Community Banking — The Dollars and Sense Behind It

If people aren’t talking about gas or food prices and how they’ve both entered into orbit around the earth, the third common topic of discussion is the banking industry. The "banking mortgage mess" as it is politely referred to was summed up at a recent interview with the President and CEO of Mahopac National Bank, Jerry Klein. "People were enticed to take on more debt than they could afford," he succinctly said.

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With mortgage brokers and larger banks offering a variety of products meant to entice borrowers the stage was set for exotic mortgages like "ARM’s" (Adjustable Rate Mortgages), "No Interest Mortgages" and these were often coupled with "No Documentation" loans that ranged from $500,000 to $1,000,000. These risky lending practices were based on the premise that real estate had no where to go but up. A homeowner would always have the equity they needed because their home would only become more valuable as the years went on. "Anyone who knows real estate knows that it is a cyclical market," Klein said. When the inevitable downward trend in the marketplace occurred, many homeowners saw their home values depreciate and their mortgages become unmanageable. No problem for the mortgage brokers because a larger loan translated into a larger fee for them. Big problems for the banks that held these mortgages. Near financial disaster for homeowners faced with foreclosure.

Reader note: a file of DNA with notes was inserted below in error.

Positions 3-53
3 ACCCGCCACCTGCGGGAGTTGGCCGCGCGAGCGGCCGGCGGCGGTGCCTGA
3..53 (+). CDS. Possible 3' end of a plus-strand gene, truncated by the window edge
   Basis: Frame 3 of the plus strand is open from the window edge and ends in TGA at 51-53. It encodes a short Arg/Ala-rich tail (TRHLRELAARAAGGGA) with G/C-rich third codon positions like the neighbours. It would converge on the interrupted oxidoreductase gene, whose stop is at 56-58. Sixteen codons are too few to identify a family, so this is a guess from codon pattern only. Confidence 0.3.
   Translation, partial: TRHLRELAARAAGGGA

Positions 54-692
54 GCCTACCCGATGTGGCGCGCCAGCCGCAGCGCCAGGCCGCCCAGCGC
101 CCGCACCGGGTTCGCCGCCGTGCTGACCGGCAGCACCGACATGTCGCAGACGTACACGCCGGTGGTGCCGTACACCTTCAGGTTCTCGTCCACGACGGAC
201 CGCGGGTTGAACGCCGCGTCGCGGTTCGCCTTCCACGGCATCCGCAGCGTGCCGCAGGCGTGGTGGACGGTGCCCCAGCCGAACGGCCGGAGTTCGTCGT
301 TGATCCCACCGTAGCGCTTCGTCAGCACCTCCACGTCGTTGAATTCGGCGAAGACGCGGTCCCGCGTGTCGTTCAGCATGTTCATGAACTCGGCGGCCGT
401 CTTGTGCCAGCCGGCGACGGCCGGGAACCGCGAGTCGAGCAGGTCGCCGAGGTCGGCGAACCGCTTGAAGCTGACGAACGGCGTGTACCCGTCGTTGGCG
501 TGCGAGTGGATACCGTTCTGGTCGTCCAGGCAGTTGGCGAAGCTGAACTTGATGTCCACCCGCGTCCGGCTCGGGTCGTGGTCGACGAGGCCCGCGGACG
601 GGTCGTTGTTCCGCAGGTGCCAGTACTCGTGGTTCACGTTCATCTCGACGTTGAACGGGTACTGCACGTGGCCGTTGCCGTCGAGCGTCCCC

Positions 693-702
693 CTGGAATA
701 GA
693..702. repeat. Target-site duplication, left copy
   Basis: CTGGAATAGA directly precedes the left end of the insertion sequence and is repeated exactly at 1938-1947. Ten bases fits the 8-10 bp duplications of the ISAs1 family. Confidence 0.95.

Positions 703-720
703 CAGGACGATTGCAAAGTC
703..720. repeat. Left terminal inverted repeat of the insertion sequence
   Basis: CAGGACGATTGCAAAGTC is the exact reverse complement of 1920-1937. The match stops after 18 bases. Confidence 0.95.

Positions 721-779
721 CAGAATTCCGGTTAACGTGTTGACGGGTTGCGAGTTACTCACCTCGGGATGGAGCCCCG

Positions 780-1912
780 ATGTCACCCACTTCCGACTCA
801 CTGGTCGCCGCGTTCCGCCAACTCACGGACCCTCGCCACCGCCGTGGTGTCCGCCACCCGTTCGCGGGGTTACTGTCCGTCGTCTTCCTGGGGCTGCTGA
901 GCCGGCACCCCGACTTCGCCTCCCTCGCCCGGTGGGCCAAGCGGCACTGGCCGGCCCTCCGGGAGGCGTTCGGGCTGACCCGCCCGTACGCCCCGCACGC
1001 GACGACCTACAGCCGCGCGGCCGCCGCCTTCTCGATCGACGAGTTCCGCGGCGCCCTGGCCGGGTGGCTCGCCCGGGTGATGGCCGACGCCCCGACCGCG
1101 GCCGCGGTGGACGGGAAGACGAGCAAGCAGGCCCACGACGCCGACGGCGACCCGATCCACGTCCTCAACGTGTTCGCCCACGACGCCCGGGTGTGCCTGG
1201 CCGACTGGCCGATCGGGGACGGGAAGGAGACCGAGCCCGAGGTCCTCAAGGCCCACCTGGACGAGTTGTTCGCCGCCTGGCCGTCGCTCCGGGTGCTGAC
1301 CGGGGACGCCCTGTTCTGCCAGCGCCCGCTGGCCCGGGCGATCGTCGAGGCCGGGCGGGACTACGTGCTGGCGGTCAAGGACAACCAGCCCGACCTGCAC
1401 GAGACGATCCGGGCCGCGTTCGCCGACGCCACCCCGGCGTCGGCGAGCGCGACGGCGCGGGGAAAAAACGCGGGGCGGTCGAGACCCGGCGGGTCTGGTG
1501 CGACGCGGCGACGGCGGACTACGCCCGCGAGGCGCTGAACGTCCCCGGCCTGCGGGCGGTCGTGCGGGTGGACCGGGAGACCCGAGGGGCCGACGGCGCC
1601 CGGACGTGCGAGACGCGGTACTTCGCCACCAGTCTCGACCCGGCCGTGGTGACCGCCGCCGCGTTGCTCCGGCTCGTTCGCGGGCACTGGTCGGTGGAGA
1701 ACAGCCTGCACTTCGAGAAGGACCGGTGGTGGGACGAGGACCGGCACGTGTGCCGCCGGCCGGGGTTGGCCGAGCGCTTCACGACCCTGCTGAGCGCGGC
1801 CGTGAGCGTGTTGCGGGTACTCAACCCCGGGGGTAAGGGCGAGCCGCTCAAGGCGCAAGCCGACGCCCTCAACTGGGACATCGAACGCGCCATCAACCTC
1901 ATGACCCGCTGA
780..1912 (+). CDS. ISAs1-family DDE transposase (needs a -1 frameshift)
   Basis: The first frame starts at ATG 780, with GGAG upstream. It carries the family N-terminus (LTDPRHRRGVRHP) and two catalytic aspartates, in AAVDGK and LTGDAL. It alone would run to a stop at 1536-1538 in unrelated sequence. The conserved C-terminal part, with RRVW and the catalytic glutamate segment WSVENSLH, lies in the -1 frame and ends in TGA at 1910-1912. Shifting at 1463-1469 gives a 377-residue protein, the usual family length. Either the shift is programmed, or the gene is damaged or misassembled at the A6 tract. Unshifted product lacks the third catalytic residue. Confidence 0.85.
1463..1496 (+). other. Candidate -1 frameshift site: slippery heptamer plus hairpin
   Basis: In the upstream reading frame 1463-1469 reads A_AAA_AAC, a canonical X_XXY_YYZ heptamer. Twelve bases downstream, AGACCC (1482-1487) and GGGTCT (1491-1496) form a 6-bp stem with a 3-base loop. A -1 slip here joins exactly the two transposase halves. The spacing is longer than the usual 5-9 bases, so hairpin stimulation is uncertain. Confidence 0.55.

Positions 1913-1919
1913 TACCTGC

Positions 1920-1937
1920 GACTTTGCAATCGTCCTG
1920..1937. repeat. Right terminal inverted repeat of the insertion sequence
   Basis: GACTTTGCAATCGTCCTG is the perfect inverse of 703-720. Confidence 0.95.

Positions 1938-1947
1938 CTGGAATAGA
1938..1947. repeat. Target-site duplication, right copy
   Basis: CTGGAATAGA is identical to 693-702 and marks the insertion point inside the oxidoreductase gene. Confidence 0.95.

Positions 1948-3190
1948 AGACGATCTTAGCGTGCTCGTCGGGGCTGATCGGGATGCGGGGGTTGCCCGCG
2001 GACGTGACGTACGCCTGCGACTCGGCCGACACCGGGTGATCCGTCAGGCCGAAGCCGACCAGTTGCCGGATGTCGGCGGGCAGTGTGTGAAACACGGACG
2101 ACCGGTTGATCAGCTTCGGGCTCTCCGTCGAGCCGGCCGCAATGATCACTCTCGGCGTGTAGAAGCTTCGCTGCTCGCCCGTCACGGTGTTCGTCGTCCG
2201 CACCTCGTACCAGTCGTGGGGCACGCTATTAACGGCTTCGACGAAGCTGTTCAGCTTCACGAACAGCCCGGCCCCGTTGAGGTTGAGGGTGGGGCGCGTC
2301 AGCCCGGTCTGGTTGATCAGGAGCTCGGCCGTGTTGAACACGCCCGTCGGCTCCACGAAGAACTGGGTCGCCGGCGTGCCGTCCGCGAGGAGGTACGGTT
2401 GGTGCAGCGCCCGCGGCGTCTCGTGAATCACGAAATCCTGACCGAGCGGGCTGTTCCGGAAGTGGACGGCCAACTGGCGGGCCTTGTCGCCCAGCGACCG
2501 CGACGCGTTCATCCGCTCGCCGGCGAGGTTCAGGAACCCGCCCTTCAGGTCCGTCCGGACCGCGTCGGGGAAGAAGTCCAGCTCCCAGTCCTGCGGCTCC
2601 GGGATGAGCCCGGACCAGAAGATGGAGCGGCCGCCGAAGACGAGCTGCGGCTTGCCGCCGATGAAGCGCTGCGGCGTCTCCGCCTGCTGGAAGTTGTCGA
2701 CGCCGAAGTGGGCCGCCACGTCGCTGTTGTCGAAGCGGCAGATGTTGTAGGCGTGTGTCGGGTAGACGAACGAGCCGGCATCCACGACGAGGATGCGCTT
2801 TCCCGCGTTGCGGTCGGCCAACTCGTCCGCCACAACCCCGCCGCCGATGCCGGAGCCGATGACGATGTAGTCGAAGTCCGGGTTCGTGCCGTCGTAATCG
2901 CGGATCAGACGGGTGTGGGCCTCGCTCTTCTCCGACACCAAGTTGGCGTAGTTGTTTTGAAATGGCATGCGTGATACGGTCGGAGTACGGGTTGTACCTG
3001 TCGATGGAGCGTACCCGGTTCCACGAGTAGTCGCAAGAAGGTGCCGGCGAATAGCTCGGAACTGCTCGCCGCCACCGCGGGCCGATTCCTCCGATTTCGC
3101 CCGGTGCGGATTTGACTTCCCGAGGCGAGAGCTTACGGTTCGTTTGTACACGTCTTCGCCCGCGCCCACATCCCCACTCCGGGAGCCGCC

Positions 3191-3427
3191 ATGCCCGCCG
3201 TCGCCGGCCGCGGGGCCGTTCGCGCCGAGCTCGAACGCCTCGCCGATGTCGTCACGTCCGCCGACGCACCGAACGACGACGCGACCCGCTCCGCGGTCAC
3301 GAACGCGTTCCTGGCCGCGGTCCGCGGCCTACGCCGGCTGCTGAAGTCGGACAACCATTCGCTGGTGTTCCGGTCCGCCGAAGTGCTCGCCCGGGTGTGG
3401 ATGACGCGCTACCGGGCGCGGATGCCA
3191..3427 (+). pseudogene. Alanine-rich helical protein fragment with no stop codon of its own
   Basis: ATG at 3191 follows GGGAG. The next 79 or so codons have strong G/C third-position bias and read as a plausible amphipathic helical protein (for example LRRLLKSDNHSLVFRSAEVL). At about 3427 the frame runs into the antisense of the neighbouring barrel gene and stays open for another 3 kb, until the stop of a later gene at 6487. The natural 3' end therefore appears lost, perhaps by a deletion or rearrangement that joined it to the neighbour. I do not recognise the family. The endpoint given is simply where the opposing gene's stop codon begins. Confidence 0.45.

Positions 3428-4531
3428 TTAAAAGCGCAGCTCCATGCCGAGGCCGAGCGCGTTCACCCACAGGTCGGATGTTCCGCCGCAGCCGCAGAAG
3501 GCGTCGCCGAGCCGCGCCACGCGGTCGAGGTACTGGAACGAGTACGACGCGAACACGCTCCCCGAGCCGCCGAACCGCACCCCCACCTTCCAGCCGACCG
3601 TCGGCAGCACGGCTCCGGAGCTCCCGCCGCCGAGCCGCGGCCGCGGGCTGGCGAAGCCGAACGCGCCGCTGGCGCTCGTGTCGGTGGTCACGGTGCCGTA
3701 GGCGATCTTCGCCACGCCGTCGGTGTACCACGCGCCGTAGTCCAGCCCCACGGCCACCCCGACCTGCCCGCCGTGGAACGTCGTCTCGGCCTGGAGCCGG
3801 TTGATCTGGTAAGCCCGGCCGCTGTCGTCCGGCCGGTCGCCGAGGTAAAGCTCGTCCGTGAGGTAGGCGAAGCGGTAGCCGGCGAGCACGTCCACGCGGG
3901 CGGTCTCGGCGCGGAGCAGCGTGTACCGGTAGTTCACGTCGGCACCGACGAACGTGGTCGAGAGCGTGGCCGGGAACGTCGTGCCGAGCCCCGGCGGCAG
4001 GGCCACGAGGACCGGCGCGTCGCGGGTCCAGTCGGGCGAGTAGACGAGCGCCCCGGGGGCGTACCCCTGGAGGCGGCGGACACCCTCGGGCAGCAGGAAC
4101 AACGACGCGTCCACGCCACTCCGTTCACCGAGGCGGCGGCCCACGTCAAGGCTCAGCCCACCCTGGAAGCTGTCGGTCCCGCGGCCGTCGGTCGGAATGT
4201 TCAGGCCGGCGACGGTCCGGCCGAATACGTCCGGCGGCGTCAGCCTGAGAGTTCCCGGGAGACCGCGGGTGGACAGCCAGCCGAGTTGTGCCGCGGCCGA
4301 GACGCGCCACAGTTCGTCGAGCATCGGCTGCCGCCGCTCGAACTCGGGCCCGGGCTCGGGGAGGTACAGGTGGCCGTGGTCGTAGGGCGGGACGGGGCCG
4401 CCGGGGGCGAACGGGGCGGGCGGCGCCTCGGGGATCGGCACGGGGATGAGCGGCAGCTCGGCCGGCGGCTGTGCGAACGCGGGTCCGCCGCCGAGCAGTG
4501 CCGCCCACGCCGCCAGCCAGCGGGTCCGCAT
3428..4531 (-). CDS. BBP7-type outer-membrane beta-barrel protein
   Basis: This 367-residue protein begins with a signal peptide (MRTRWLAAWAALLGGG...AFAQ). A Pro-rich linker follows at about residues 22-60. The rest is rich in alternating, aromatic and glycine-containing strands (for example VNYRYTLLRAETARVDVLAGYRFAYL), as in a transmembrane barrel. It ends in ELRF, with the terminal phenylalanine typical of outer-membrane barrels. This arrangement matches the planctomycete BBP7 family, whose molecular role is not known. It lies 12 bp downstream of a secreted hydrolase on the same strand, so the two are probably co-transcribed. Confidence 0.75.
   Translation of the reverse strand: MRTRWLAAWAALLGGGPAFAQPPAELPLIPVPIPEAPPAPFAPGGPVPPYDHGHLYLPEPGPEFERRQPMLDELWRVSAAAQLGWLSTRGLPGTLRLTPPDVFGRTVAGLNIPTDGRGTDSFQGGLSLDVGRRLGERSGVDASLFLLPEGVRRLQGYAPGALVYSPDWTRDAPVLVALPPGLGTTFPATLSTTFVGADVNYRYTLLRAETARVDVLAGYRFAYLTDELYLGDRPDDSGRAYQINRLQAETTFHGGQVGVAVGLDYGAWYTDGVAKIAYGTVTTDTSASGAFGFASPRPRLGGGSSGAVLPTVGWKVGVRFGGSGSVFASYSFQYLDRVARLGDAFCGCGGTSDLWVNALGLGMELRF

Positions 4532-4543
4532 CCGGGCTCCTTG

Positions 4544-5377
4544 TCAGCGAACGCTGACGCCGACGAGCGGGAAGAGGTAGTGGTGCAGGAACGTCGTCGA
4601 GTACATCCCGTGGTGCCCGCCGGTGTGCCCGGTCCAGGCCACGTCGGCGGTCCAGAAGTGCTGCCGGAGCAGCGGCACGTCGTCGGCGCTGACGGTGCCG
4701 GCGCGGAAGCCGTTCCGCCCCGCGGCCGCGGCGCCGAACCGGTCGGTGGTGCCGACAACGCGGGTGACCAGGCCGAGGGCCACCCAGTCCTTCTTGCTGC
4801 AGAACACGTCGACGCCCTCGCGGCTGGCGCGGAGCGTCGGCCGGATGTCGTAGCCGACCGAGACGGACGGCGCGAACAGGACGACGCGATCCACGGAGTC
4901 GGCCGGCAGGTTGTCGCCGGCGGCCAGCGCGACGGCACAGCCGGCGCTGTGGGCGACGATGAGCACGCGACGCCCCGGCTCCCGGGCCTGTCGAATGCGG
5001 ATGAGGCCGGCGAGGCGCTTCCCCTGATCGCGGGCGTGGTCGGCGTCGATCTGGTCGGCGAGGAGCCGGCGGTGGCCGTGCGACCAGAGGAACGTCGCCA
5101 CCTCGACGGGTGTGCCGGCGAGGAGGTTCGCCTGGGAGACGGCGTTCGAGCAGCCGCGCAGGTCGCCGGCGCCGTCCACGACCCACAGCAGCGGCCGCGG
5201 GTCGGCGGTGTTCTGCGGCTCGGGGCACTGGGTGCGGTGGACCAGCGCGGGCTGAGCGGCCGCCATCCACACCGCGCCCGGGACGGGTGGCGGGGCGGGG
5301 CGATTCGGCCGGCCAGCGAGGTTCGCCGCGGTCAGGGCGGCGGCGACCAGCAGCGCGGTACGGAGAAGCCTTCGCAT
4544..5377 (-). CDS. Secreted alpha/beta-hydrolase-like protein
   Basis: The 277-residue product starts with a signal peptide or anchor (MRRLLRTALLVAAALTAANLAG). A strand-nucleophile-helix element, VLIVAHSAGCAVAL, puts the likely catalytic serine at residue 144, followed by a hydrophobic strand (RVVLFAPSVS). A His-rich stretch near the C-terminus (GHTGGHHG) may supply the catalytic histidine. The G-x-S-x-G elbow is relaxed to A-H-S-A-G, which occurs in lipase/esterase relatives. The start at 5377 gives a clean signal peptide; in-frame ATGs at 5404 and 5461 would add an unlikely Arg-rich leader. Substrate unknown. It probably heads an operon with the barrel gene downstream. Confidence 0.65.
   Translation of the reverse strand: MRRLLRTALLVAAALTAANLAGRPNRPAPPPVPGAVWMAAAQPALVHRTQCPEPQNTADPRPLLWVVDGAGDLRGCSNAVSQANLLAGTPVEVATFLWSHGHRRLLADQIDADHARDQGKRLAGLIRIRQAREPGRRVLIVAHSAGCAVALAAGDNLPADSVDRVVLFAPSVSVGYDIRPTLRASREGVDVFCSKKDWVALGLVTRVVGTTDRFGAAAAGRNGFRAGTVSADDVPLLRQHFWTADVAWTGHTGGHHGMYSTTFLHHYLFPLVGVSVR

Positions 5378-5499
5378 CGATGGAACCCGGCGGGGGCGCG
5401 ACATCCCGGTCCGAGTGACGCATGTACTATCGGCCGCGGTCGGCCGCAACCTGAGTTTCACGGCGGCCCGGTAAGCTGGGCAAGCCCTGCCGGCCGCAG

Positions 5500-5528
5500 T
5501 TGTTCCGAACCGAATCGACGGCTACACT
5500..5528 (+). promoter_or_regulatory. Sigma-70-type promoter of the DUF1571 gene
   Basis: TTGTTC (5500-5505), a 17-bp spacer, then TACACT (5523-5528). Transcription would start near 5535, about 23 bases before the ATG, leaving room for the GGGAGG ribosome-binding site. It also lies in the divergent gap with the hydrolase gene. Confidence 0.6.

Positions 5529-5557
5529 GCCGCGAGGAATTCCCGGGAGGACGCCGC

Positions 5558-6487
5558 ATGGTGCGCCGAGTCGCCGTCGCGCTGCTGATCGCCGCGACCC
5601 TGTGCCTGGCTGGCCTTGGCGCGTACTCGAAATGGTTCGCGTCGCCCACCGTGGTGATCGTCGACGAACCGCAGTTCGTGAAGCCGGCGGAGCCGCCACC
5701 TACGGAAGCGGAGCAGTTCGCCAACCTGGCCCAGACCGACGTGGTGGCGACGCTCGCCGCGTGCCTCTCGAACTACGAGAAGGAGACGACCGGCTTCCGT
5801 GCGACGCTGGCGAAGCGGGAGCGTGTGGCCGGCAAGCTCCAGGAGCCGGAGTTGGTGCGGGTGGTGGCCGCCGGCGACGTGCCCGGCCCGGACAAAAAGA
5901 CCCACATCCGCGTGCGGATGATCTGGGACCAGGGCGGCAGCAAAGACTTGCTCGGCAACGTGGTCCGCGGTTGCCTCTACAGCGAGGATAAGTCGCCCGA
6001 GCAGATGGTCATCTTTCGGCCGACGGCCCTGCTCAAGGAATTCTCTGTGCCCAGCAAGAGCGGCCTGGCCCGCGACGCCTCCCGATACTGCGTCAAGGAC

Now, for a more sustainable approach to lending and borrowing. Jerry Klein graduated from Southern Connecticut State University in 1982 with a degree in Economics. He immediately entered the business world by joining the Bank of New York and six years later he returned to school (at night) and received his MBA from Long Island University. He then moved to the Hudson Valley Bank in Mount Kisco and became a regional vice president. In 1995 he was recruited by Mahopac National Bank as their senior loan officer and in January 2007 he became the Bank’s CEO.

Mahopac National Bank (an affiliate of Tompkins Financial) considers itself a community bank and Klein accurately defined what that means. "We generally lend in the markets that we serve, markets that are within our geography. Local decision making is a huge part of Mahopac National Bank and the essence of being a community bank. Our loan officers get to know our customers and quite often our customers know everyone within the branch they bank at," he said. "It’s all about relationships," he added. Personal and business relationships come about as a result of involvement and the staff at Mahopac is encouraged to become active in the communities they serve. Organizations like the Chamber of Commerce and the Rotary are key examples. "Most of our branch managers are lenders and they get involved and participate in their communities. The Bank also gives donations to various organizations," he noted.